Can we talk about “All My Friends” for a minute — or, I don’t know, seven minutes and 42 seconds? I saw LCD Soundsystem in concert a couple times last year, and let me tell you, that song is beloved. Is there a more beloved song among indie rock duders (and ladies, though so often it seems to be duders) of a certain age, myself included? It’s so beloved among the indie rock duder demographic that this very website once published an essay by one of my fellow indie rock duders declaring it the best song of the millennium.
It’s rightfully beloved, I should clarify, before you begin to suspect that this will be some kind of contrarian LCD Soundsystem take that fails to recognize the brilliance of “All My Friends.” I mean, “All My Friends,” you guys:
The pianos! Around now, even if you didn’t press play, you are hearing the pianos from out of the corner of your memory. And even if you’d never dare utter the phrase “all the feels,” you certainly feel them when the pianos kick in. If not the pianos, you get swept up in the beat, or the bass, or that nifty little guitar part that comes in after the first verse. Or maybe it’s one of James Murphy’s lyrics about the cruel passage of time that does you in — “You spent the first five years trying to get with the plan/ And the next five years trying to be with your friends again,” perhaps? Or maybe you don’t cave in until that final, morbidly triumphant, “WHERE ARE YOUR FRIENDS TONIIIIIIIIIGHT?” But chances are somewhere along the way you fucking lose it.
Or at least I do. I lost it both times I saw LCD Soundsystem play it last year: first in a small Barcelona club, then a couple days later at a large Barcelona music festival, both times jumping and flailing and singing along with a degree of passion rarely stirred in me at rock shows anymore. You know how you can become numb to a song’s effect when you see a band live multiple times in a short span? How the magic tends to wear off with repeated exposure? It didn’t wear off. Both times, I felt the rush. I felt the tingles. I felt the feels.
“Losing My Edge” used to be the definitive LCD Soundsystem song. It was the world’s introduction to James Murphy’s rapidly aging hipster DJ shtick, his impeccable taste, and his undeniable songwriter’s touch. It’s a fabulous song, too, one that sounds great every time I return to it. It’s still the defining salvo for the first half of LCD’s run, a period when Brooklyn dance-punk culture was all the rage and this was more of a party-oriented, singles-driven project. Had Murphy stopped after LCD’s self-titled debut, we’d remember him for “Losing My Edge” first and foremost.
But Sound Of Silver — released 10 years ago this Sunday in the UK and a week later in the US — changed the nature of this band. It wasn’t obvious at the time, but looking back it’s clear that LCD’s second album initiated a shift that would carry through all the way to that 2011 farewell bash at Madison Square Garden: from singles to albums, from sarcasm to sentimentality, from the pursuit of cool to the pursuit of connection. Whereas LCD’s debut played more like a rad singles compilation, this was a fully realized statement, an album worthy of mention alongside masterpieces by Murphy heroes like David Bowie and Talking Heads. The wounded heart behind all that self-conscious posturing was laid bare, dissected across nine tracks that radically expanded LCD’s sonic universe while mostly banging hard as ever. It’s basically a perfect album, and “All My Friends” — its best song and glorious centerpiece — has become this band’s signature anthem.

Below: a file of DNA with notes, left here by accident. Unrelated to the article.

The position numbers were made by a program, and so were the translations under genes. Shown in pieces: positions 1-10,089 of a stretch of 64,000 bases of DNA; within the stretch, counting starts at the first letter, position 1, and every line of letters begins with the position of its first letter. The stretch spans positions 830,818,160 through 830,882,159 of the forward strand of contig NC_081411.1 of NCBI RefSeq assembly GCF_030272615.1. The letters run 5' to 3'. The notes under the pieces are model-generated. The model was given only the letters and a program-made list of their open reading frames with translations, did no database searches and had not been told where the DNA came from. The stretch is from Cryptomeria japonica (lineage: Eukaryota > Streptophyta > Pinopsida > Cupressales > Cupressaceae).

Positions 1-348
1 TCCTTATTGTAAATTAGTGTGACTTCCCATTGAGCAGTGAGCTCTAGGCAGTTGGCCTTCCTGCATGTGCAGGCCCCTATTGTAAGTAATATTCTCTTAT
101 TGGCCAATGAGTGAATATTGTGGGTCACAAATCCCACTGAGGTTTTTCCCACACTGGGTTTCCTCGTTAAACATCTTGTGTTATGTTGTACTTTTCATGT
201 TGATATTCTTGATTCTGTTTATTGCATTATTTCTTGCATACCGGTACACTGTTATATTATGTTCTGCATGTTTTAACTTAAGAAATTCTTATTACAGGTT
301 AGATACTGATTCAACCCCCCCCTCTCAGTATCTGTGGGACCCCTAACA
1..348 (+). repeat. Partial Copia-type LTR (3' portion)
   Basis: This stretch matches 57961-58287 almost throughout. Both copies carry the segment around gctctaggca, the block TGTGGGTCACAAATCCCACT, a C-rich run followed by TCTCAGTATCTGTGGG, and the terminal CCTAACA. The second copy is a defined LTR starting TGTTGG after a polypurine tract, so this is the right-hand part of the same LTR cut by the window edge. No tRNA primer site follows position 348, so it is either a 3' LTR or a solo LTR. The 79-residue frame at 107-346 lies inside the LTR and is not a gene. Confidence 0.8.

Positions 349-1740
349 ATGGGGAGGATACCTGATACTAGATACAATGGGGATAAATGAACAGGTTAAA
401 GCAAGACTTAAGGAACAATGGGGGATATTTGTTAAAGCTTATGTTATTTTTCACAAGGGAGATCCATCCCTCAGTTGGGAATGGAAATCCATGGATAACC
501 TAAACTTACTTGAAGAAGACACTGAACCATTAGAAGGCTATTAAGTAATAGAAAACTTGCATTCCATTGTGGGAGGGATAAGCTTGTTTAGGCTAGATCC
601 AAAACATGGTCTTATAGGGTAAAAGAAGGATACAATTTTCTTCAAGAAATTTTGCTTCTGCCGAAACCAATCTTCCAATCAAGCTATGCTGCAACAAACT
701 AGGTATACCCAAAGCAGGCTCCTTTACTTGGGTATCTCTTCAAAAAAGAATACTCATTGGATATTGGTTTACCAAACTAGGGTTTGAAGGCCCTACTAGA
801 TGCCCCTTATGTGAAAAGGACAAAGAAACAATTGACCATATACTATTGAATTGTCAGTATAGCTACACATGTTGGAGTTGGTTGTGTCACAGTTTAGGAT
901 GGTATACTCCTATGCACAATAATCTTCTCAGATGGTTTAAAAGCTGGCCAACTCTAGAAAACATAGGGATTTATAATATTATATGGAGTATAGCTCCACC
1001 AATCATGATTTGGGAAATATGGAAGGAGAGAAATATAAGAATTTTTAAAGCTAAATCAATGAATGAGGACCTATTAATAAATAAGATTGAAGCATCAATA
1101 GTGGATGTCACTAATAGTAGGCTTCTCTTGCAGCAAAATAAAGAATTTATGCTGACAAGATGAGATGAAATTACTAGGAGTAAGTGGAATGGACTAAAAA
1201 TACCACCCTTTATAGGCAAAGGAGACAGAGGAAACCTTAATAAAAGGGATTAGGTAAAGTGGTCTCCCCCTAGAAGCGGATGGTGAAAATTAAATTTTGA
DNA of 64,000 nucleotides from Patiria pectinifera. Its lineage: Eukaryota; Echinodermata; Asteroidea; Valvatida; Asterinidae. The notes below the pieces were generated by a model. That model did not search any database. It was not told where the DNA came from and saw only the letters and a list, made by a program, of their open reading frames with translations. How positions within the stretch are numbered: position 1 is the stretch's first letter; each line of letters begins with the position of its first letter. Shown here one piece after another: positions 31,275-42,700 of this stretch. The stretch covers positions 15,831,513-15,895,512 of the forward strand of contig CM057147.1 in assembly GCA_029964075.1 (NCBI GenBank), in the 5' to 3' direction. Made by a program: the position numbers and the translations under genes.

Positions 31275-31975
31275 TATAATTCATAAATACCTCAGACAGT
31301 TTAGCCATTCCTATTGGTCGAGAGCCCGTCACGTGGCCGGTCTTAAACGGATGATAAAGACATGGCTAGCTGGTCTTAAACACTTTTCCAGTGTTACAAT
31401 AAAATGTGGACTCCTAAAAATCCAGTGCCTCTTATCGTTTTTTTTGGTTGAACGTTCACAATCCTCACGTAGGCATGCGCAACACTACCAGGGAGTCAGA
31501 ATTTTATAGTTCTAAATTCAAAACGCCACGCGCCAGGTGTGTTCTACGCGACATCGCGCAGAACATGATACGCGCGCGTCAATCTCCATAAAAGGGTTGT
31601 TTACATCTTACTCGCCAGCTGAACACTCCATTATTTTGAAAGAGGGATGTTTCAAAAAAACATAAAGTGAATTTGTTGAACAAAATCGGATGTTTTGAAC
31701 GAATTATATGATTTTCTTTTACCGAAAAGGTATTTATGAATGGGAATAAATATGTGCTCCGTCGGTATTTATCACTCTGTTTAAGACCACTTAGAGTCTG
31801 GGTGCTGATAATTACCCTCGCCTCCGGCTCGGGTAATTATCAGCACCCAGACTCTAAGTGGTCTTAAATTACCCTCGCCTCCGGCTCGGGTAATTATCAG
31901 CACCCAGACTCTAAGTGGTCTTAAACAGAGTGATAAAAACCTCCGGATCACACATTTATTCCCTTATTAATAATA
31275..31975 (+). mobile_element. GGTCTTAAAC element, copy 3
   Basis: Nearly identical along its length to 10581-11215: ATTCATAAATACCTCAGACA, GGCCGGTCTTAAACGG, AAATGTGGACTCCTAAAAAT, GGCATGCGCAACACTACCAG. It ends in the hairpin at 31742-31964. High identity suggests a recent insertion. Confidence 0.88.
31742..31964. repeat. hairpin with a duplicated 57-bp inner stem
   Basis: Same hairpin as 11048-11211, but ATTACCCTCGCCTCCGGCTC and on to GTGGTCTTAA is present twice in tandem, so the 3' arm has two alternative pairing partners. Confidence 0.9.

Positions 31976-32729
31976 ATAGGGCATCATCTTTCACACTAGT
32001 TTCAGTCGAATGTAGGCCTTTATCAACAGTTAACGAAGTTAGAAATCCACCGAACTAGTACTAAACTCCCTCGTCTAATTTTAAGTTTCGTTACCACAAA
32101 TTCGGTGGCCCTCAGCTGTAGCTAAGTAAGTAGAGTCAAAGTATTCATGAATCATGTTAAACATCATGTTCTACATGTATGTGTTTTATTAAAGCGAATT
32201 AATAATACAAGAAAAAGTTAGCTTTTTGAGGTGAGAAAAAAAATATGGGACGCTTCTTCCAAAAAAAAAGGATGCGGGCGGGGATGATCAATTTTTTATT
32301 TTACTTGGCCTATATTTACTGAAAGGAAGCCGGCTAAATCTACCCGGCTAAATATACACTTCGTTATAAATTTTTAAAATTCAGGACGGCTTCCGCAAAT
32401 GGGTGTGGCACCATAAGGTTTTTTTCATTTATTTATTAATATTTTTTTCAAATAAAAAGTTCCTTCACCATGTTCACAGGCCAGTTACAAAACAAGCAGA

There is so much to love about Sound Of Silver beyond “All My Friends,” though. You could write a whole book about it, as Ryan Leas did last year. “Someone Great,” for instance, does for painfully specific romantic fallout what “All My Friends” does for generalized platonic longing, channeling it into shimmering digital dots and loops that seem to echo into eternity. Silicon dreamscape “Sound Of Silver” mines the same krautrock records Radiohead ripped for “Kid A” to soundtrack Murphy’s epiphany that feeling like a teenager again is not necessarily life’s wisest pursuit. “New York, I Love You But You’re Bringing Me Down” breaks even farther from the LCD playbook, mourning NYC gentrification with swaying piano balladry and a theatrical guitar-rock finale. Again and again, Murphy wrestles with his dawning realization that holding on to some glamorized version of the past is a fool’s errand.
Still, his nostalgia didn’t go down without a fight. The moments of emotional rawness coexist with some of the finest dance-rock tracks in LCD’s catalog, songs that derive exhilaration from the same neuroses that color its somber moments. “Get Innocuous!” provides a twitchy jackhammer undercurrent for those same anxieties about the loss of vitality. That same love/hate relationship with New York works its way into the swaggering synth-rocker “North American Scum” — basically a “Daft Punk Is Playing At My House” sequel, but one of those sequels that lives up to and even surpasses the original. The conflict between warring conceptions of New York manifests in a rhythmic tidal wave on “Us v Them.” Even the oft-forgotten “Time To Get Away” and “Watch The Tapes” are essential pieces of the puzzle, inspired and unlike anything else in LCD’s discography. It all combines to make Sound Of Silver itself an object of nostalgia, one nobody has to feel conflicted about loving passionately a decade later. Play it with your friends tonight — assuming you can still track them down after all these years.